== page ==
Mortgage Insurance-in-Force Resumes Double-Digit Growth
Among the beneficiaries of the tighter mortgage market is the mortgage insurance industry, according to a report from analysts at Friedman Billings Ramsey here.
It issued the report following the release of the April activity statistics from the Mortgage Insurance Cos. of America.
There was a total of $20.7 billion of primary insurance written, down 22% from March's $26.6 billion. However, the traditional category increased from $15.9 billion to $17.4 billion. This was the best month since June 2004 for traditional insurance.
Bulk insurance written, which the FBR analysts believe is the direction the industry is moving towards in the future, fell from $10.7 billion in March to $3.3 billion in April.
FBR noted that on a year-over-year basis, insurance-in-force is up by 11%, which it said is the best yearly growth rate in this decade.
"We attribute the higher traditional writings to the benefits of greater credit fears in the secondary mortgage market. With mortgage insurance policies already attached to specific loans, these loans are likely to be relatively more attractive in the secondary market than uninsured loans.
"As long as housing relative data appears negative, we suspect the demand for mortgage insurance will remain fairly robust. We also suspect that tax deductibility is benefiting traditional MI production," said the report written by Steve Stelmach and Paul Miller Jr.
At the end of April, MICA members had $696.46 billion of primary insurance-in-force. One year earlier, there was $623.67 billion. MICA data include all the private mortgage insurers with the exception of the Radian Group, Philadelphia, which left the group in September 2003.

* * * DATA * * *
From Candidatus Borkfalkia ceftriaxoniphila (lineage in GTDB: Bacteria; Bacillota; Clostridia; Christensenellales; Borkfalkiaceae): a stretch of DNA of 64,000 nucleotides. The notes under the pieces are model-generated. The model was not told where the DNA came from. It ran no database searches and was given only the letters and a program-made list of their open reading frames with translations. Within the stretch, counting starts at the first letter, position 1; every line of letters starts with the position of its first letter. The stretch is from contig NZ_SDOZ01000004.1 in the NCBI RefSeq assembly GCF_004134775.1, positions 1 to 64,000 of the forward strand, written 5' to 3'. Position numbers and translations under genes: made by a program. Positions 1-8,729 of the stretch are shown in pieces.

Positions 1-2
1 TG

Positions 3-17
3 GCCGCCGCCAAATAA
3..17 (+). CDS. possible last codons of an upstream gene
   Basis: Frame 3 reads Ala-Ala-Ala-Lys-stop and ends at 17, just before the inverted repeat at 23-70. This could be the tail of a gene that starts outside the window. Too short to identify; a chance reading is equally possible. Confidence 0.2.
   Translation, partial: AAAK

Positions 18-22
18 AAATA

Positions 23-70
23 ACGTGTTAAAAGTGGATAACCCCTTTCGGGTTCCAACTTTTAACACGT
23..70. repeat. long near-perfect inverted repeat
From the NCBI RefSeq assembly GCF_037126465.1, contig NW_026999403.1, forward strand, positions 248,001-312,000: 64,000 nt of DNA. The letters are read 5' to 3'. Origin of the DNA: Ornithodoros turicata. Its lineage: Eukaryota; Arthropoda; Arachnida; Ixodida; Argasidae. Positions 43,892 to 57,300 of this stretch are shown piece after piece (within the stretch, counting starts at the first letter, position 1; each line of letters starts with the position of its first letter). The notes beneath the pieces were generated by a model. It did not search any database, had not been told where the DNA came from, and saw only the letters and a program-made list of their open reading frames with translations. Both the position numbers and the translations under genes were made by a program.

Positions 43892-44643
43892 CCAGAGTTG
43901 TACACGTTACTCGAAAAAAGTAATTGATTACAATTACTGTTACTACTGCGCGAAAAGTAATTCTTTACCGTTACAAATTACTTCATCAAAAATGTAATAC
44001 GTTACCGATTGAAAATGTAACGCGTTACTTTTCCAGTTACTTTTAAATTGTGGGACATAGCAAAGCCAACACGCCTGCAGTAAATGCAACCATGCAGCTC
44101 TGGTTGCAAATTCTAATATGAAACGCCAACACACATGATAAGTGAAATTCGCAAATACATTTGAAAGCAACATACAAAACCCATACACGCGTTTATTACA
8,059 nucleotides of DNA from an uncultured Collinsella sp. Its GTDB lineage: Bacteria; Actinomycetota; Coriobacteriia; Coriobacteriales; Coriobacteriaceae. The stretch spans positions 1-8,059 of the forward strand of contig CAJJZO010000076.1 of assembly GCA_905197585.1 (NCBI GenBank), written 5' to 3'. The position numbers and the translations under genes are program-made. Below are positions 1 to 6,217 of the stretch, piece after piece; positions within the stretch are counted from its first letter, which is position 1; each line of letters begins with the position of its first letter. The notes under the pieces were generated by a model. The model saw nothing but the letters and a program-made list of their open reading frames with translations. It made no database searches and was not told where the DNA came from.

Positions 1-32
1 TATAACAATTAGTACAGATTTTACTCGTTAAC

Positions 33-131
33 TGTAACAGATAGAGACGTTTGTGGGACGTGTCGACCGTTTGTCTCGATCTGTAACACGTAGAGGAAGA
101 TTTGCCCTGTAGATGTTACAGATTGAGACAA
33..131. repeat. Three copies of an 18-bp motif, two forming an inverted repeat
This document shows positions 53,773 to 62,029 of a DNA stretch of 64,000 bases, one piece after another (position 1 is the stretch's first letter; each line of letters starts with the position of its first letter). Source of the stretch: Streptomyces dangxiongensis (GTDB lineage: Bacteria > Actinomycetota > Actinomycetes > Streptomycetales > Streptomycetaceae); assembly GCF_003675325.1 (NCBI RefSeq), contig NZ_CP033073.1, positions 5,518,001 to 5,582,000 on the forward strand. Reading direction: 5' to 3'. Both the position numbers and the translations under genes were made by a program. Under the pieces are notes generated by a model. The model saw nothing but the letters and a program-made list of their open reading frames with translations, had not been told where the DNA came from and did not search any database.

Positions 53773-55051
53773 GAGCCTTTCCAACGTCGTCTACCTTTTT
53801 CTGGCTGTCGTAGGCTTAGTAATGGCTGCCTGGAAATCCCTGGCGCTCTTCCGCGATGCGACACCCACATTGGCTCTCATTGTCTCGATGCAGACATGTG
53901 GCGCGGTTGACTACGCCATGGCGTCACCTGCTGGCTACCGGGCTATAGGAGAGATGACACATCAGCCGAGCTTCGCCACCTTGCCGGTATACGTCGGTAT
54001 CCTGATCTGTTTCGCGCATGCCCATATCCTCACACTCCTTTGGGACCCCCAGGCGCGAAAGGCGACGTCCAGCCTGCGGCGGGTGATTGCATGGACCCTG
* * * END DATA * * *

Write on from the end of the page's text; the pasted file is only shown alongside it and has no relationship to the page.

FBR noted that it was no surprise that credit performance is getting worse for the mortgage insurers' book of business.
The MICA report noted the cure/default ratio fell from 92.3% in March to 79.6% in April, with 34,347 new cures and 43,161 new defaults.
"We attribute the decline to the usual seasonality of mortgage-related credits and the cyclical headwinds currently facing the housing industry. We do believe that the current credit environment is likely to weigh on earnings growth for the group, but the MIs are susceptible to investors overreacting on the downside," FBR said.
As of mid-afternoon on May 31, the day the MICA and FBR reports were released, three of the four publicly traded firms whose primary business is mortgage insurance saw their stock prices were down. MGIC was down $0.81, Radian down $1 and PMI down $0.17. Triad was unchanged from the previous day. MGIC and Radian have an agreement to merge.
Snapshot: Mortgage Insurance Outstanding Grows 11%
Insurance at 04/31/07 $696 Billion
Insurance at 04/31/06 $624 Billion
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